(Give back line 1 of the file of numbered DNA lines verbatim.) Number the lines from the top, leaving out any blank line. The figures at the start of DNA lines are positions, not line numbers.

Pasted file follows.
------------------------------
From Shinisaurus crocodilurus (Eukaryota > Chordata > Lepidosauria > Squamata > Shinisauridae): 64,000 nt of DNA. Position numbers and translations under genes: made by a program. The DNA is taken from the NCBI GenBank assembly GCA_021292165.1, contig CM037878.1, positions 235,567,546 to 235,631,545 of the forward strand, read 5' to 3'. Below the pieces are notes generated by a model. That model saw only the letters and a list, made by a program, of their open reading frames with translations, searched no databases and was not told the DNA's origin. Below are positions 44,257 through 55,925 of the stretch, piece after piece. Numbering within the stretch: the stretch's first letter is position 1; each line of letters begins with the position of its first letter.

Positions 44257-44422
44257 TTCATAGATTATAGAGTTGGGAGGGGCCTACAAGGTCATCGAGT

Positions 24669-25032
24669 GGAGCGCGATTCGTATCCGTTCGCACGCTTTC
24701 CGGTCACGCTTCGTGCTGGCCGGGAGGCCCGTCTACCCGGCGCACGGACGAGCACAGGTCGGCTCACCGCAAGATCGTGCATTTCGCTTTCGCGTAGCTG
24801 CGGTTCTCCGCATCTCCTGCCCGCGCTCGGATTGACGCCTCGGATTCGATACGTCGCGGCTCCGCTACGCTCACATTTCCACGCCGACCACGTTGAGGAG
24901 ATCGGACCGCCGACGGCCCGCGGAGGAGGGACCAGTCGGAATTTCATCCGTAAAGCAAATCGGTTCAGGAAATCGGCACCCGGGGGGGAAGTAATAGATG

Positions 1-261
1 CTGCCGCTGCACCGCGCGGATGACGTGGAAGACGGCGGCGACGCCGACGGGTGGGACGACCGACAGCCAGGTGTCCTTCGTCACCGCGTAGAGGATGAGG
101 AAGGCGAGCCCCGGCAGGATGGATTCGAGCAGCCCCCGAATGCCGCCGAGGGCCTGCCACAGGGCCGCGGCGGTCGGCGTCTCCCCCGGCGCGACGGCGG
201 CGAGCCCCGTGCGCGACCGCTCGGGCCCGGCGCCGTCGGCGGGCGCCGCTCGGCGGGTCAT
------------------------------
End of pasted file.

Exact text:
From Shinisaurus crocodilurus (Eukaryota > Chordata > Lepidosauria > Squamata > Shinisauridae): 64,000 nt of DNA. Position numbers and translations under genes: made by a program. The DNA is taken from the NCBI GenBank assembly GCA_021292165.1, contig CM037878.1, positions 235,567,546 to 235,631,545 of the forward strand, read 5' to 3'. Below the pieces are notes generated by a model. That model saw only the letters and a list, made by a program, of their open reading frames with translations, searched no databases and was not told the DNA's origin. Below are positions 44,257 through 55,925 of the stretch, piece after piece. Numbering within the stretch: the stretch's first letter is position 1; each line of letters begins with the position of its first letter.